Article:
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This eBook from the Gutenberg Project consists of approximately 198 pages of information about The Daredevil.
from their presence quickly in the night and be lost in the trenches of France before I am detained.  And if it be that I am not discovered before all is made well concerning those mules for transportation of food to the soldiers of France, then I will still go away to the battlefields of France before it is discovered by all who have given affection to Robert Carruthers, that he is a—­lie.  I will leave love for me and for France in all of these kind hearts, which will comfort me when I fight for the Republique, or live for her during long years.  I grieve exceedingly; but I go!”

And after that long conference with myself I called upon the telephone my Buzz and asked of him that he meet me at the Club of Old Hickory, of which, after the required time of waiting, I was soon to be an enrolled member.

And when I told to my Mr. Bumble Bee the fact that in the space of barely three days the great gentleman of France would be in Hayesville for the purpose of a visit and the signing of the contracts concerning our much discussed friend, the mule, he gave a very long and loud whistle and placed his elbows upon the smoking table between us.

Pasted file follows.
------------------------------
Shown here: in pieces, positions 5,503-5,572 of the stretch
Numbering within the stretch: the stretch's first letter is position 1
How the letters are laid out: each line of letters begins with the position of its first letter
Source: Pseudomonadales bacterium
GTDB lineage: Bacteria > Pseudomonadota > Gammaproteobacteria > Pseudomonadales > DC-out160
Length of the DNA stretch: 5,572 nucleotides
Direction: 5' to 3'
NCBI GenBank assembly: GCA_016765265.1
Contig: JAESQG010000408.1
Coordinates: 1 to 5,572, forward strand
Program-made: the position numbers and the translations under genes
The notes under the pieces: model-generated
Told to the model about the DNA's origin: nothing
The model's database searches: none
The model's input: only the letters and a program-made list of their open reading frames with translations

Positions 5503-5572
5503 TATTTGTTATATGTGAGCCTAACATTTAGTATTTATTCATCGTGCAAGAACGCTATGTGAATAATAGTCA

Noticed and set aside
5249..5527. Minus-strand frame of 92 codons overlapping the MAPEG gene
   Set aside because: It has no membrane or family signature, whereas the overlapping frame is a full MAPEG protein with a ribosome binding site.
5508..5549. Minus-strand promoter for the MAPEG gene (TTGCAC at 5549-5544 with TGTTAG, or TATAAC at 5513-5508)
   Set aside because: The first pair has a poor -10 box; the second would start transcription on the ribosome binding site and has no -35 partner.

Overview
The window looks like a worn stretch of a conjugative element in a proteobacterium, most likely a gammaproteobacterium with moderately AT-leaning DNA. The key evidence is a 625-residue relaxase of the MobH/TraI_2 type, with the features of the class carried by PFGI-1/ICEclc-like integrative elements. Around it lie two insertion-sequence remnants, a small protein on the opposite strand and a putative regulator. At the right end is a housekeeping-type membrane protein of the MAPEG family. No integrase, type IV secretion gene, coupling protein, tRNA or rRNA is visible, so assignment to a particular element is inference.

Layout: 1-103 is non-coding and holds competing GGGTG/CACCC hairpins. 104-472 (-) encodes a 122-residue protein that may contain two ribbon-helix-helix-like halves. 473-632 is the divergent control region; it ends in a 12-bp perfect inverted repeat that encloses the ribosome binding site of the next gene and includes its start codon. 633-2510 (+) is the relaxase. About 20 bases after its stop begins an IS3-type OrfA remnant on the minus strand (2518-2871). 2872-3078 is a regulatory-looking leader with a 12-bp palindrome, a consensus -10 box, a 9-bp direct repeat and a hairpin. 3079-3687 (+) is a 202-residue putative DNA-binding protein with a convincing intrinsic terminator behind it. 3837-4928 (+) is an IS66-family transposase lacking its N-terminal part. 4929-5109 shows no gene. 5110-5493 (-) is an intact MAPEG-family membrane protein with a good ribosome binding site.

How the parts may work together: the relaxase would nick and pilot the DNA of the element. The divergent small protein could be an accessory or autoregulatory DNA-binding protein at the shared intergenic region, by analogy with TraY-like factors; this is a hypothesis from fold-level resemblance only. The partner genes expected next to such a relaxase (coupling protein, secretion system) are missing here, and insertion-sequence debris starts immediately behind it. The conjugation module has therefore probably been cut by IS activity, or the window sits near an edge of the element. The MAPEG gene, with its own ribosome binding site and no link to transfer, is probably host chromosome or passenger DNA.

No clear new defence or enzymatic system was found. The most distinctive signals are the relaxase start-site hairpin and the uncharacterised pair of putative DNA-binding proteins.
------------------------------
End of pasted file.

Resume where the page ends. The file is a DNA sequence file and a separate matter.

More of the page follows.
“Well, this does call for hustle,” he said as he knocked from his cigarette the ashes.  “What are your plans, L’Aiglon?”

“I do not know what it is best to plan, my Buzz,” I answered in perplexity.  “Of course, there must be the official reception by His Excellency, the Gouverneur Faulkner, upon the evening of their arrival, but more I cannot think.  Also, I am commanded by His Excellency to consult the beautiful Madam Whitworth as the only official wife of the State, on account of the title of Treasurer of her husband.”

“Oh, Mrs. Pat will be satisfied to shine at the elbow of Governor Bill at the reception and we can trust her to arrange little odd cosy hours for herself and any of the bunch who pleases her.  It’s the man end of it we want to handle.”

“Yes, it is that man end you speak of I wish you to perform for me, my Buzz,” I assented eagerly.

“I’ll tell you what let’s do,” exclaimed that Buzz with a very great light of enthusiasm coming into his countenance.  “Let’s don’t try to imitate London, Paris or New York in blowing ’em off; let’s give them a taste of the genuine rural thing.  Let’s take the bunch down to the Brice stock farm, Glencove, give ’em a barbecue done by old Cato and let ’em see the horses run.  Gee, they have got a string of youngsters there!  It will take two and a half days, for it’s fifty miles down over a mighty poor road, but it’s worth it when you get there.  The Brice farm is the heart of the Harpeth Valley.  We took that English Lordkin, who came to visit Governor Bill last year, down to see old Brice, and it took us ten days to get him to break away.”

“That we will do, my fine Mr. Bumble Bee,” I answered with gratitude.

“Sure, it’s the thing,” said my Buzz with conviction.  “We pass right through the grazing land of the State and we can show them the mule in the making—­the right kind of mule.  We’d have to do that anyway, for that is what they are here for.”

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